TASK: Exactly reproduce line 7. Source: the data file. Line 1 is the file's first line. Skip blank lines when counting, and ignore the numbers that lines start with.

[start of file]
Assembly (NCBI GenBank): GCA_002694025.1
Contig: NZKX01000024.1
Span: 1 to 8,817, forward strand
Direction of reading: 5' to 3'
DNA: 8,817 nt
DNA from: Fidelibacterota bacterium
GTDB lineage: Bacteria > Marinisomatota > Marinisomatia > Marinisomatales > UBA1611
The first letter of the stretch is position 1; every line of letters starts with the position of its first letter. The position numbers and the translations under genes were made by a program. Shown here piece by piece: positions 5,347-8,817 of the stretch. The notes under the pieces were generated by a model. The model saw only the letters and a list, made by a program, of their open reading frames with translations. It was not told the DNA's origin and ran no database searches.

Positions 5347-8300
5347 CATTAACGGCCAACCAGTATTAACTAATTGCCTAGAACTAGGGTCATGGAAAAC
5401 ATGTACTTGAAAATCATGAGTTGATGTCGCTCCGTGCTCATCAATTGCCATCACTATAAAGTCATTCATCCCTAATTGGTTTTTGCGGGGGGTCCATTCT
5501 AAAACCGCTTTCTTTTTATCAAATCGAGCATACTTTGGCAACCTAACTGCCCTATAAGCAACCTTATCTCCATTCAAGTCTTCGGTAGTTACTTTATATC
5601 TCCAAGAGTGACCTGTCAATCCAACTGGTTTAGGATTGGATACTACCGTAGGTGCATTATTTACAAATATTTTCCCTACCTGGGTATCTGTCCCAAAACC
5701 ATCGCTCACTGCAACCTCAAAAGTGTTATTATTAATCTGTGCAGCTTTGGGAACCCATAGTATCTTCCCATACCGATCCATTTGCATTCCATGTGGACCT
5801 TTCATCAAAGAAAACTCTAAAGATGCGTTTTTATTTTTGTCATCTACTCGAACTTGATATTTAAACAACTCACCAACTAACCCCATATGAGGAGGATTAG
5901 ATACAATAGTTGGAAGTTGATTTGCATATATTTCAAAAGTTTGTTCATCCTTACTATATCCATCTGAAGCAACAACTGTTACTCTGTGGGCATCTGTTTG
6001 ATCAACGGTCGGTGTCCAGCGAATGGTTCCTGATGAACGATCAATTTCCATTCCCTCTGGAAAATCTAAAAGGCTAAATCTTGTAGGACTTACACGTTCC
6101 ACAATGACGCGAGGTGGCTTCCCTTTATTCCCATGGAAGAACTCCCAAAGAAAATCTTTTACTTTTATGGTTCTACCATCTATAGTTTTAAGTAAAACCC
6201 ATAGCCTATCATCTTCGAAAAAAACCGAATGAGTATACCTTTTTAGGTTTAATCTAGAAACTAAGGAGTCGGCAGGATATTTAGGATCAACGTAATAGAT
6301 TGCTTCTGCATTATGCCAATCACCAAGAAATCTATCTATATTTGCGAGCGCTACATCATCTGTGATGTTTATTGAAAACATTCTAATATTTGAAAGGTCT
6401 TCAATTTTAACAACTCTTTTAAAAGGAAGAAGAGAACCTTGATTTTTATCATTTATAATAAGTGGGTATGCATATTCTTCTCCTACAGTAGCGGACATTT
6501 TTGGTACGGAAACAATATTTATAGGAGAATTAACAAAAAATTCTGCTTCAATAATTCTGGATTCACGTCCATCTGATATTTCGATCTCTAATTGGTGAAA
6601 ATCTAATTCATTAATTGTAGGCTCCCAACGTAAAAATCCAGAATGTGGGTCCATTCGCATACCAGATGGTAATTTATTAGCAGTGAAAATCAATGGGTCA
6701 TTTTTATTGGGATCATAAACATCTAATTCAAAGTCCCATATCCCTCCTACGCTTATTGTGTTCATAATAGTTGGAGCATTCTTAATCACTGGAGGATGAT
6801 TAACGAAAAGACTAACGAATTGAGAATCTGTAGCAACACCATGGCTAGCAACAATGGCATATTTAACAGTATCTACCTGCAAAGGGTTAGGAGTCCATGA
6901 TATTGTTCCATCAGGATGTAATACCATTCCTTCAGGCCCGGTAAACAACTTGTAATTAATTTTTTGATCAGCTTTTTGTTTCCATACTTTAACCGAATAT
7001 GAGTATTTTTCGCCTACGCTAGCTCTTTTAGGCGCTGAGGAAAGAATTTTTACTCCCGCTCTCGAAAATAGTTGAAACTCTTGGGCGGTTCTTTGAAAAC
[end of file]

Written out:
GTDB lineage: Bacteria > Marinisomatota > Marinisomatia > Marinisomatales > UBA1611